Posts Tagged ‘beauty’

Not Left Comfortless

Wednesday, December 30th, 2020

Jane Kenyon’s luminous poem, “Let Evening Come,” isn’t a winter poem, nor is it – as it as is often used – a funeral poem. I read it as a standing invitation back to the beauty of the real, a call as welcome at year’s end as at close of day. The dark settles as it will, but we aren’t left comfortless. There’s no reason to fear. What we call “nature” or “the environment” – as if these words name something that doesn’t include us – teems with creatures that need no such reminder. Humans apparently do.


Broken and Beautiful

Tuesday, December 29th, 2020

December 29 commemorates the assassination of Saint Thomas à Becket at Canterbury cathedral in 1170. Thomas was a political insider (and allegedly something of a scoundrel in his personal life) whom King Henry II named Archbishop to serve as the crown’s reliable yes-man. To Henry’s dismay, Thomas took the new role seriously, a personal and public transformation that ultimately resulted in his politically motivated murder. Whatever else one may take from his biography, Thomas reminds us not only that deeply flawed humans can become saints, but they are the only ones who ever do.

In the northern hemisphere, with winter just getting started and memories of a dark and troubling year weigh heavy, it’s a balm to remember that each successive day from now until June grows imperceptibly longer. The worst of the weather and the pandemic may yet be ahead, but that’s never the whole story. For all that humanity does to mangle our one and only planet, we remain broken and beautiful people in a broken and beautiful world. Focusing too often and too long on the brokenness blinds us to that beauty. Eyes open to beauty are vaccines against apathy and despair.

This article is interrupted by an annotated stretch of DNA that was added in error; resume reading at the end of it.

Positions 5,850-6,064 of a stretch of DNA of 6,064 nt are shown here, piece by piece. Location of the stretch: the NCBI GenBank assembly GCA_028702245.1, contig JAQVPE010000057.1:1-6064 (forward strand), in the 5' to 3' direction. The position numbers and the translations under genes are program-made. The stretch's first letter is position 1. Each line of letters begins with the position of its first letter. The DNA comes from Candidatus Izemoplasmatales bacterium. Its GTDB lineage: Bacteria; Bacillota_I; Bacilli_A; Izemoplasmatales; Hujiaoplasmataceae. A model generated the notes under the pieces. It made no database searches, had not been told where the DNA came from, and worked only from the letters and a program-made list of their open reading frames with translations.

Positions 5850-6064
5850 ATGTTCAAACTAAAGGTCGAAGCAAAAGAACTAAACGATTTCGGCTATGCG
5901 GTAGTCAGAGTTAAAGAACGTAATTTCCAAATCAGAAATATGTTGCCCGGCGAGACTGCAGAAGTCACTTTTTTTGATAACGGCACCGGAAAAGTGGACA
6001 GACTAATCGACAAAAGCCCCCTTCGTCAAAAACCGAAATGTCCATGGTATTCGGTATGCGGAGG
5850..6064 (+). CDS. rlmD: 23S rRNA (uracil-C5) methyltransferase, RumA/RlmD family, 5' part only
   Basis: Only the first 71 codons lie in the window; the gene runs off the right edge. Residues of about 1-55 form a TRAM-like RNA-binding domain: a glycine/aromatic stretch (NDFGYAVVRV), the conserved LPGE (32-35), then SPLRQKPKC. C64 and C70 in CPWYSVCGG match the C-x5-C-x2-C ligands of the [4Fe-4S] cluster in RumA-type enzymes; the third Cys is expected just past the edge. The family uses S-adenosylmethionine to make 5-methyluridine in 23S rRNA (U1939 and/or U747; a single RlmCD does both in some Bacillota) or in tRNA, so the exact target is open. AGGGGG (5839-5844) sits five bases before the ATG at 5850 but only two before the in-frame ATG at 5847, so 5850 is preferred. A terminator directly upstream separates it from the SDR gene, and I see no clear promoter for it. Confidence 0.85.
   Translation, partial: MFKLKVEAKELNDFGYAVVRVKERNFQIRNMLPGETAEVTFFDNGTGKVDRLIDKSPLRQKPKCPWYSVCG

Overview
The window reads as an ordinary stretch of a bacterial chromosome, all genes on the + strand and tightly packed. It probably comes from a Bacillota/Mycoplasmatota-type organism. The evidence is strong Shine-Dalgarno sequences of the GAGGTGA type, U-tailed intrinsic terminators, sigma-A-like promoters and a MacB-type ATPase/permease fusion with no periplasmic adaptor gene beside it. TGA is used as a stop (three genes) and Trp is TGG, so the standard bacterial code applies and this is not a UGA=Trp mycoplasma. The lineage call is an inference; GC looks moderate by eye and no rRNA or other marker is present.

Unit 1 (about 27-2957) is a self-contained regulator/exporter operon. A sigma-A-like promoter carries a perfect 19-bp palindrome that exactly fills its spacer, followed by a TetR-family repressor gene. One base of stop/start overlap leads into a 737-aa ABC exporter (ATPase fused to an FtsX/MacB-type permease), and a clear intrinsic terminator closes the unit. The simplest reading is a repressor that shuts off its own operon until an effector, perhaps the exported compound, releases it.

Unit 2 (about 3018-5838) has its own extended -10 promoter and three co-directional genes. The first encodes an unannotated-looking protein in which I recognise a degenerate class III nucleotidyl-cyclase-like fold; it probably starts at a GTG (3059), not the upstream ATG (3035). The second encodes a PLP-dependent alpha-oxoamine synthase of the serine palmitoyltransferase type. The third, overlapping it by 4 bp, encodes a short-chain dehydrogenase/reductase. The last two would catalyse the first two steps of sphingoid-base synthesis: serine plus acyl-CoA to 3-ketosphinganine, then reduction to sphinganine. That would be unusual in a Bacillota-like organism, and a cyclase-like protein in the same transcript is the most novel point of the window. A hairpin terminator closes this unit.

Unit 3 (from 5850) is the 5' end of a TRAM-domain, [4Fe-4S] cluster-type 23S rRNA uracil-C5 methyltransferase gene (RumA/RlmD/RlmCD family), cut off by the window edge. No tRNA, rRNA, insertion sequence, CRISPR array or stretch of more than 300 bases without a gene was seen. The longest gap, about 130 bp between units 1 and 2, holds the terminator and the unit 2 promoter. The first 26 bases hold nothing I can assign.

Beauty and Suffering

Thursday, March 14th, 2013

I learned today, via the UK’s Telegraph, that I share with newly-elected Pope Francis a favorite painting: Marc Chagall’s White Crucifixion. We also share an appreciation for the film, Babette’s Feast, his favorite, though I’d place Gabriel Axel’s masterpiece just behind Terrence Malick’s The Thin Red Line and Roland Joffe’s The Mission in my personal cinema trifecta. All of them stand at the intersection of beauty and suffering, and while Babette’s suffering – and that of her two patronesses – may be subtler than others, we nevertheless feel it through the medium of art.

Pope Francis and I may find meaning in these works for very different reasons, I don’t know. Perhaps one day, after the fuss, scrutiny, demands, and accusations now directed his way grow routine, if not necessarily manageable, he’ll share some thoughts on art and film. I, for one, am interested in the aesthetics of this highly educated son of an immigrant railway worker, a bishop from the global South who cast aside trappings of power for simplicity and solidarity with the poor. (more…)